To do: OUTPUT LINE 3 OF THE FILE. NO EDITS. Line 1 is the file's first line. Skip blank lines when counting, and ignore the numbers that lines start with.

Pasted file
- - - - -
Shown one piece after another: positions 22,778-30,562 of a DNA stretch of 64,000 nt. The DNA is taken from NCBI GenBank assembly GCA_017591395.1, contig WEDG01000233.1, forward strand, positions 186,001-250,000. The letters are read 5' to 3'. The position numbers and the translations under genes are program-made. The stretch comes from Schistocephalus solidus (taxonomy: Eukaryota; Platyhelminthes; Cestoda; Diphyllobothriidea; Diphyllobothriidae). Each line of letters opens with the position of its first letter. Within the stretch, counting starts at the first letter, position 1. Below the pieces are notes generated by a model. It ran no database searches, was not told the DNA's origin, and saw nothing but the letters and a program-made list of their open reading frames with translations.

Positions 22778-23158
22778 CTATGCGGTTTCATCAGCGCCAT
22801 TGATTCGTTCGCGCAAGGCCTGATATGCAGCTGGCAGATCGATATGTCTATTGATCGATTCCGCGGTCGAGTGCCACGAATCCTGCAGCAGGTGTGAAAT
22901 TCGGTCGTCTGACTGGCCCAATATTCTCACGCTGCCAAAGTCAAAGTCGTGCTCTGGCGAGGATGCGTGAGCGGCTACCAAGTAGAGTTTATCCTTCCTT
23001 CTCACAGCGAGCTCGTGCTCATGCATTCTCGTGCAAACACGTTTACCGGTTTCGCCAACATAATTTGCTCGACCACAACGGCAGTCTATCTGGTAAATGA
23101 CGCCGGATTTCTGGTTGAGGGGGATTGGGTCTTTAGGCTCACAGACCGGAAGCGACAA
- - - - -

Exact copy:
22778 CTATGCGGTTTCATCAGCGCCAT